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How complex systems fail (2002) [pdf] (web.mit.edu)
154 points by mpweiher on Aug 13, 2017 | hide | past | favorite | 19 comments

The system practitioners operate the system in order to produce its desired product and also work to forestall accidents. This dynamic quality of system operation, the balancing of demands for production against the possibility of incipient failure is unavoidable. Outsiders rarely acknowledge the duality of this role. In non-accident filled times, the production role is emphasized. After accidents, the defense against failure role is emphasized. At either time, the outsider’s view misapprehends the operator’s constant, simultaneous engagement with both roles.

So much this. I coach and train my clients (Fortune 500) in extreme programming (unit testing, TDD, CI, CD, etc). The duality these developers live with and managements obliviousness to their own detriment create a toxic and anxiety inducing work environment. It's very upsetting to me how these developers live with the manager/stakeholder constantly breathing down their necks to cut corners and "get it done" meanwhile holding them accountable for any mistakes.

jdjebc82747's dead comment: >"get it done" meanwhile holding them accountable for any mistakes. Sorry, is there an area of business that is not like this?

It's not that other areas of business aren't like this, it's that management creates an environment where mistakes are more likely (and in some cases almost certain) to happen, and then penalizes people when they happen.

An example: Bosses refuse to provide funding for materials and time to automate the test framework (embedded systems). So testing is done mostly manually, this consumes a great deal of time or tests don't get conducted due to the lack of time or capability (I can't flip a switch 10 times in a second, or at a particular and precise time). So either we don't have enough time to take the test feedback and correct the system, or we never get the test feedback (because some tests aren't done) in order to correct the system. Errors are virtually guaranteed to slip into production if you're operating on either short schedules or complex systems under these circumstances.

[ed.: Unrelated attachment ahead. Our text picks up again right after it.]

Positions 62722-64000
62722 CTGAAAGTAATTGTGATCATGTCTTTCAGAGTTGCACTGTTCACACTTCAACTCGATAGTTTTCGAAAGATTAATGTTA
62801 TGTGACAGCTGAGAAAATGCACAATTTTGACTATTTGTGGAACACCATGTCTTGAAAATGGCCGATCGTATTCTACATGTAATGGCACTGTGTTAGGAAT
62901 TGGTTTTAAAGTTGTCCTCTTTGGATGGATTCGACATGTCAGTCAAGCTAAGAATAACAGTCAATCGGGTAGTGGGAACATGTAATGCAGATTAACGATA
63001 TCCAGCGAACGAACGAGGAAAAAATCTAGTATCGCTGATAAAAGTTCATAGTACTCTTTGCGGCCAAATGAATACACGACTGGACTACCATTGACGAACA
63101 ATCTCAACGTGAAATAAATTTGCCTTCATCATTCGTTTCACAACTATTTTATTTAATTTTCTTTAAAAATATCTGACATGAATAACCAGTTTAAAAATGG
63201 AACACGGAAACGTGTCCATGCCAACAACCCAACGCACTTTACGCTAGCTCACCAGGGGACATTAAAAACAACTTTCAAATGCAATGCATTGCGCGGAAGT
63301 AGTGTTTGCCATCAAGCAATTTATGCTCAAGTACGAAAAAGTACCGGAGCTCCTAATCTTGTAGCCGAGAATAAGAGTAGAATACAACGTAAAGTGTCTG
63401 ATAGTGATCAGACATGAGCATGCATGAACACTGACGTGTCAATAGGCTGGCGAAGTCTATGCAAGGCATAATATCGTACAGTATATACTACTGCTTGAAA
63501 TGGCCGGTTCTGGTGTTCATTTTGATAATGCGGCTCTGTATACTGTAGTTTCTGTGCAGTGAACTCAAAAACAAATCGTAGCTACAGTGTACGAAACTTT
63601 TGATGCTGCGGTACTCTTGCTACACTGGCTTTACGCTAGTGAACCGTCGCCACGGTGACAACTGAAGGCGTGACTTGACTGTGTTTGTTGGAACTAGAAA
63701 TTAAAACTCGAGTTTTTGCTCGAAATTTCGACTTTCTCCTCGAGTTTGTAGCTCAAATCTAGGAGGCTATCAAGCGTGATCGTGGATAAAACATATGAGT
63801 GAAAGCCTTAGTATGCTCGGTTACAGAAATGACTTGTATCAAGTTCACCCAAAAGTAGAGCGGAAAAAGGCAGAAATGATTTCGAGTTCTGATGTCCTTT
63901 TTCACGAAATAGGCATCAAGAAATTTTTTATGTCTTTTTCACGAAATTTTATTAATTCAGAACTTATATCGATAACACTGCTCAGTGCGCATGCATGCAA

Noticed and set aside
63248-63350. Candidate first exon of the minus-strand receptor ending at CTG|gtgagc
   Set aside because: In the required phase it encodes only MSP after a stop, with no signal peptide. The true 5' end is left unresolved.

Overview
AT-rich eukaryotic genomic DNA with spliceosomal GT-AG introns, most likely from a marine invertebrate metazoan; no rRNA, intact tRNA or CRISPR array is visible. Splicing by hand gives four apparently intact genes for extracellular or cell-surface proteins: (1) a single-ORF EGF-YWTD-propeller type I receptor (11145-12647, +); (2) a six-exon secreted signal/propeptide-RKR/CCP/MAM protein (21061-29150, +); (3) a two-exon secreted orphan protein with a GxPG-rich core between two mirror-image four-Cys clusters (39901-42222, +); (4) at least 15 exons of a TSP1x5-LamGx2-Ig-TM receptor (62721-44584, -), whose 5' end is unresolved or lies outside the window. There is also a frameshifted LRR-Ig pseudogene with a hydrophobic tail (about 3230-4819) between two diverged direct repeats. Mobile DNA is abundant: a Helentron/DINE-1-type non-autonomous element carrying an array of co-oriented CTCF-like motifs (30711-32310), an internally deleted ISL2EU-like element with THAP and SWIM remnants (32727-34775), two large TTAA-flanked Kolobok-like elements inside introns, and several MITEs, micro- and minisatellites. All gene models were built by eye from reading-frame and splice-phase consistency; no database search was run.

Management expects perfect results, but ties the engineers hands too much so that they aren't able to execute effectively, and then blames (and often dismisses) the engineers as a result.

> constantly breathing down their necks to cut corners and "get it done" meanwhile holding them accountable for any mistakes

It's not just cutting corners in the actual implementation, but also the metrics and management infrastructure for post-release operations.

This all looks spot on from my experience, except I have this nagging voice in my head that says the methods they are criticizing, seem to be exactly what the airline industry has done for decades in the wake of plane accidents. The result has been an ever-improving safety record, without preventing normal operation; although it is a pain to get through security at the airport, people do in fact continue to get from here to there. So, how do the methods they criticize here, differ from the airline industry's, or if they don't what's the flaw in this analysis?

I know nothing of the industry, so everything that follows is guesswork.

I'd say airlines are a sweet spot because we are probably near a technological local-optimum. We are not constantly evolving new paradigms for the industry, rather just incrementally improving the old one.

If post-mortem culture in the industry results in "fighting the last war", then that probably does little harm, at worst it adds in incremental cost. In the mean-time there is still incremental techonolgical improvment giving us more head-room in the cost vs. safety trade-off.

Well this makes some sense, since the speed of sound pretty much stopped technological progress toward every-higher speeds a few decades past.